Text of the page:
Essay on The Epic Poem Of Virgil 's The Aeneid

1732 Words Oct 14th, 2016 7 Pages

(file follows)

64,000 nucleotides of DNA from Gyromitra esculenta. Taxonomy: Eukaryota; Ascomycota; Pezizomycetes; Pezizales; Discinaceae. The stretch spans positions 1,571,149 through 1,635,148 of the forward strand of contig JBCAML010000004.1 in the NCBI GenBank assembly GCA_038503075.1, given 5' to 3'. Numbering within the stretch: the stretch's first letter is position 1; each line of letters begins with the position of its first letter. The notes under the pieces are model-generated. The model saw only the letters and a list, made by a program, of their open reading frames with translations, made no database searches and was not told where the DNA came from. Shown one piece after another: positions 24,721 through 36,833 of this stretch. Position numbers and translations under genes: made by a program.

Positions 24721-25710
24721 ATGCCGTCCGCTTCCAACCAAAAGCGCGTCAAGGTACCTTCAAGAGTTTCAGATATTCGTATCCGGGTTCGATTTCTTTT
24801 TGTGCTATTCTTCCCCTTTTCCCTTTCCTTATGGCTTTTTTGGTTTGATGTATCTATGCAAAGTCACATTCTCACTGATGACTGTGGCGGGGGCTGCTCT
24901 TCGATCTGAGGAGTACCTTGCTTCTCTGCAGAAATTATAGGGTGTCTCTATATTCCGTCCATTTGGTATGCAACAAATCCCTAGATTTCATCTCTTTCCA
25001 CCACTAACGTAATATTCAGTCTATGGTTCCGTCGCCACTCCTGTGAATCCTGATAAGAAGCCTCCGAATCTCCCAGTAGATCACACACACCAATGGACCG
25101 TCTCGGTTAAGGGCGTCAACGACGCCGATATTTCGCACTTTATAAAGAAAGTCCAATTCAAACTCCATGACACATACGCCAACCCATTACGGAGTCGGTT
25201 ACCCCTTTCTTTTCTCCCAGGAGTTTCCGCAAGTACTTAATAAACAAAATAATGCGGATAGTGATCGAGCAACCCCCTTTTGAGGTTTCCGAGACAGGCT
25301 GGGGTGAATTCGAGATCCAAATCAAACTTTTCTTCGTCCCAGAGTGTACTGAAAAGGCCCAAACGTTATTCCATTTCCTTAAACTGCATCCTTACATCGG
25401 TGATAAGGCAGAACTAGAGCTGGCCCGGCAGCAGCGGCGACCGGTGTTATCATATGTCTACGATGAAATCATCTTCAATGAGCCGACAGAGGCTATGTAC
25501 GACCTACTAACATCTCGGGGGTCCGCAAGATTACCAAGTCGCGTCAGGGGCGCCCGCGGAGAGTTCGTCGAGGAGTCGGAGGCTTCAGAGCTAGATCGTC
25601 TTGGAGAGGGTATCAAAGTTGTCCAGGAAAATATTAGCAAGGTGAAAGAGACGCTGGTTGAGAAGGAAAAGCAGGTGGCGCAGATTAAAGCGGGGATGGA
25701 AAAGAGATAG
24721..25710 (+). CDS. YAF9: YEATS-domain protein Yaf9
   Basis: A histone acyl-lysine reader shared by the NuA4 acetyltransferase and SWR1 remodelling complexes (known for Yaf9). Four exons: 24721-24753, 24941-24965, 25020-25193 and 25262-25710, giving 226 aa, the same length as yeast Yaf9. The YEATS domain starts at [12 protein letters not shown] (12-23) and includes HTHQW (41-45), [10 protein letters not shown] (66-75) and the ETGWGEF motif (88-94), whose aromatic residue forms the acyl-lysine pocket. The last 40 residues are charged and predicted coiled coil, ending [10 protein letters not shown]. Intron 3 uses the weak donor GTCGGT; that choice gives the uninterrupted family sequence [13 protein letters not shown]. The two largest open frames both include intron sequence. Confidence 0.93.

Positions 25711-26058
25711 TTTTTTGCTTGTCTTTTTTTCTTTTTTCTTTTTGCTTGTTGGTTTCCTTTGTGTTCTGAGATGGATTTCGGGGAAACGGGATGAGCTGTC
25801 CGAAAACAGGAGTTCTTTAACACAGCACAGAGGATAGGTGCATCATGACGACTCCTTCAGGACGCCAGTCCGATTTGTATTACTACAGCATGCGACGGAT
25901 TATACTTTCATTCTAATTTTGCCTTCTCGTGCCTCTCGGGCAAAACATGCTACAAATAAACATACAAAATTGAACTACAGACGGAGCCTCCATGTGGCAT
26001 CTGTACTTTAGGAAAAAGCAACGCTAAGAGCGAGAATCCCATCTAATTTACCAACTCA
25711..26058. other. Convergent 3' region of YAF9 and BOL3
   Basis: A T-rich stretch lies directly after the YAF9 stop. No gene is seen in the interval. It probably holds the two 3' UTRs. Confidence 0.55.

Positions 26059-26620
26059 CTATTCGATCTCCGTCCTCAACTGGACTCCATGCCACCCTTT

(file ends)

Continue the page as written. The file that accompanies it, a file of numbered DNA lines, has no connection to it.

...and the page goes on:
In the grand Roman empire, pietas became the quintessential belief of how a transcendent ruler oughts to endure by to formulate and establish an enlightening environment for their community auspiciously. As an important virtue of Roman tradition, pietas became defined as a leader who is dutiful, mindful, and accepts their duties to the gods, their family, and most necessarily their empire. Moreover, heroism intertwines with pietas which demonstrate the ability to make sacrifices for the benefit of an empire. Hence, in the epic poem of Virgil’s The Aeneid, the protagonist Aeneas is a well-known leader who is also simultaneously an apprehensive and dynamic character that agonizes with fully committing himself to the ideology of heroism and pietas. Afflicted in the seams of what his heart hungers for and what his rationale thrives for, Aeneas can still perceive that his actions generate the future of the founding of Rome that will ensuingly become his son Iulus’ tenure, and a home for all the Trojan generations. Thus, in this essay, I will analyze the passage where Aeneas became confronted by Mercury about his disillusioned state of mind after marrying Dido and decides it is most logical to leave her. The passage from book four, page 137, is the embodiment of what the order of human experience is because it exhibits how Aeneas continuously became depleted of almost everyone he loved and risked his quality of life and physical comfort to serve others at any cost. Thus, the…

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